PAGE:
These recipes for dog treats look yummy. I'm looking forward to making some. I notice that some of your recipes have oat flour which does have gluten. Grains that humans with celiac disease(gluten intolerance) avoid include wheat and oats However, I have seen, in health food stores, oats that are labeled "gluten free" as opposed to regular oats which are not so labeled. In the recipes that do call for oat flour I think a suitable substitution would be to double up on the rice flour.

      • profile image

        Bonnie 15 months ago

        These look great! I have found that baked homemade treats don't last more than a few days - they get mold on them. Any suggestions?

      • profile image

        Mandie22 15 months ago

        Is coconut flour OK instead of brown rice flour?

      • profile image

        Suzanne 16 months ago

        I just made the pumpkin/brown rice treats. Am curious if coconut flour is Ok to mix with the b.rice flour.

        My dogs dog food for years has brown rice. She is 8. Also, I do have Brewers yeast, what benefits for dogs and if added to this receipe how much.

      • profile image

        Denise 20 months ago

        My dog is allergic to wheat, eggs, beef, flax and yeast. Do you have more recipes without those 5 ingredients? I'll have to re-read the recipes to see if any will work for Wally. Thanks

      • profile image

        kelly 24 months ago

        you should add info on every recipe that calls for brown rice that senior dogs and dogs of any age with kidney issues cannot have brown rice. it is very high in phosphorous and is dangerous for these dogs. many ppl dont even know if their dog has kidney probs. i just stick to using organic non-gmo jasmine or white sushi rice. blending it makes it easier to eat. i blend and drain water from a seive.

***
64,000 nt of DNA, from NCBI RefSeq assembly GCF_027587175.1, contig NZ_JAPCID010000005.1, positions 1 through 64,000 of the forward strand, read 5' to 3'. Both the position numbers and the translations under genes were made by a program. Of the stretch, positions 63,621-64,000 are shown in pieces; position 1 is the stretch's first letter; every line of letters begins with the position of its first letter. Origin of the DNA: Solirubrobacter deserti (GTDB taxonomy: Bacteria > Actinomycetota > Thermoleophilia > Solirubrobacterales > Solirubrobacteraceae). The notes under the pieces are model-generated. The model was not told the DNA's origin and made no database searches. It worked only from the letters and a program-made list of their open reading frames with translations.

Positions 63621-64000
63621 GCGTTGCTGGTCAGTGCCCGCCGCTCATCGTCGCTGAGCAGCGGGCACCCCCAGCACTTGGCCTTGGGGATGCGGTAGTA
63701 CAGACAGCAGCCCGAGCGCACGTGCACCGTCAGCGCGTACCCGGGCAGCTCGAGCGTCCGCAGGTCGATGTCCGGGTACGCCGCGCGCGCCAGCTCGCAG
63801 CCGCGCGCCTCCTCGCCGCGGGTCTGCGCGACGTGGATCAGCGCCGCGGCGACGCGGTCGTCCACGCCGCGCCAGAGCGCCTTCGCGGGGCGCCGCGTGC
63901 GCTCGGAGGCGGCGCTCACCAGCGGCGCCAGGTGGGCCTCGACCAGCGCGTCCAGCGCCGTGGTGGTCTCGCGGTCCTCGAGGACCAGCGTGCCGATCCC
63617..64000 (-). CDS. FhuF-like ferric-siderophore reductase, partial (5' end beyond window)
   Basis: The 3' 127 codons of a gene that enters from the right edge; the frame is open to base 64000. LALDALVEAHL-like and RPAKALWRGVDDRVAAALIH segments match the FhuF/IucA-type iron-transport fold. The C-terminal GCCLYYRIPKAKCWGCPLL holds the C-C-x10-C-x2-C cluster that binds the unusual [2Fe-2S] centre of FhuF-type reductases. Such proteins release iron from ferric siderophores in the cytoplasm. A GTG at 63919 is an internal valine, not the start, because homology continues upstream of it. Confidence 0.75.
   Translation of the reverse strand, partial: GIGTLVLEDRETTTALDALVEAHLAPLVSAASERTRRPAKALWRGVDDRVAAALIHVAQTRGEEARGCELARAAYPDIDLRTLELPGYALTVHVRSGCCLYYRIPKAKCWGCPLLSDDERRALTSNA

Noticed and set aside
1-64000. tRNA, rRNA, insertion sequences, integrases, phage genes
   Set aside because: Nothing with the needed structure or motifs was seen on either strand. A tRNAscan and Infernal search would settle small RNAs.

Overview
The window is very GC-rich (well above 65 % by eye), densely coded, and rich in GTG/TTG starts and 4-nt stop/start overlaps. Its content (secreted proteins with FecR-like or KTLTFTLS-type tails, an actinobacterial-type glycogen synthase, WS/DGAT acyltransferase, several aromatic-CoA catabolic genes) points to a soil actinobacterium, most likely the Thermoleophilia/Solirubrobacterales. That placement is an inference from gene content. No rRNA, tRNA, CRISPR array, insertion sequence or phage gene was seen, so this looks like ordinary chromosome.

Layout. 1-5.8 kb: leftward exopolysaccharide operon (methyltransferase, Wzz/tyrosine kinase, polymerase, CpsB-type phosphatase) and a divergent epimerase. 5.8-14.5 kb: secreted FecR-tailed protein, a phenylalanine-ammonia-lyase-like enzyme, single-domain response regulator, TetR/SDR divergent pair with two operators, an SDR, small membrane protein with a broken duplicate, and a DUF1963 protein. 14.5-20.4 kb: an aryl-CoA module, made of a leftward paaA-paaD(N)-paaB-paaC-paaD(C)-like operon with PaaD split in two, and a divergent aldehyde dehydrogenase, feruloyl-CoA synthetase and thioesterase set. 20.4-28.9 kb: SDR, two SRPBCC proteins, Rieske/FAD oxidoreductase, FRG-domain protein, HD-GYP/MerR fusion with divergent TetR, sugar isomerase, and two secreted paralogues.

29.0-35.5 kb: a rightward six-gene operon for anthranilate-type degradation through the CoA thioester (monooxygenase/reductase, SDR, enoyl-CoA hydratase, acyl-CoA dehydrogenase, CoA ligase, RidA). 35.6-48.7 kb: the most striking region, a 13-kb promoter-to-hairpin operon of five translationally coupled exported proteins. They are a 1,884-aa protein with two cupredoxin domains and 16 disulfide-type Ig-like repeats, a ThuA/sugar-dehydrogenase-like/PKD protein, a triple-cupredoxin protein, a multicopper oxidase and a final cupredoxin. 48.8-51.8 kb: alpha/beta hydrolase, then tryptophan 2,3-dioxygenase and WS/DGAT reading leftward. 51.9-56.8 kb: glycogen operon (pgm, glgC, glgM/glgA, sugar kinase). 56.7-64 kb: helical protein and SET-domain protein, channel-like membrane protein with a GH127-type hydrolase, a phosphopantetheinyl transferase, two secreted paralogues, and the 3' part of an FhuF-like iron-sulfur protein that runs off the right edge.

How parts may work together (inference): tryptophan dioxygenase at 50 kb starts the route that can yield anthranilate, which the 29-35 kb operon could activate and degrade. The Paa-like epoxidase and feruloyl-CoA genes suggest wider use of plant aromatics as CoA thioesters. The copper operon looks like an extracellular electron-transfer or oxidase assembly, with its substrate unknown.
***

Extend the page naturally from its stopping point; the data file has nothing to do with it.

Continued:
• profile image

        Mary 2 years ago

        I don't see the recipe for the sweet potato treats?

      • Turtlewoman profile image

        Kim Lam 2 years ago from California

        Cinnamon is anti-inflammatory and is not toxic for dogs. It's actually helpful for diabetic dogs or those with arthritis issues. However, please do your research and consult with your vet before making any dietary changes.

      • profile image

        Robin 2 years ago

        Cinnamon is listed as an ingredient in a recipe for dog treat!!! Cinnamon is deadly to dogs!!

      • profile image

        kanika 2 years ago

        hey, My dog has a lot of allergies. He is even allergic to rice, oats, carrots, pumpkin along with wheat. I love to cook for him, Can u please share some meat recipes which i cn try?

      • Turtlewoman profile image

        Kim Lam 2 years ago from California

        Jeye commented that she uses buckwheat flour. I'm not sure about the time though. You always check periodically to see if they're hard enough. Better to overcook than under cook. Let me know how it goes! :-)

      • profile image

        Meilissa 2 years ago

        Hi! May I substitute the brown rice flour with buckwheat flour? Do I need to change the baking time? I just bought a bag of that for a grain free dog cookie recipe and I'd love to use that in your recipe.

        Thank! :)

      • Turtlewoman profile image

        Kim Lam 2 years ago from California

        I've never tried gluten free flour so I'm not sure. You can use brown rice flour- it's gluten free. Oats don't contain gluten, but make sure to buy specifically labeled GF since there can be cross contamination. Flax seed is also free of gluten. :-)

      • profile image

        Dona 2 years ago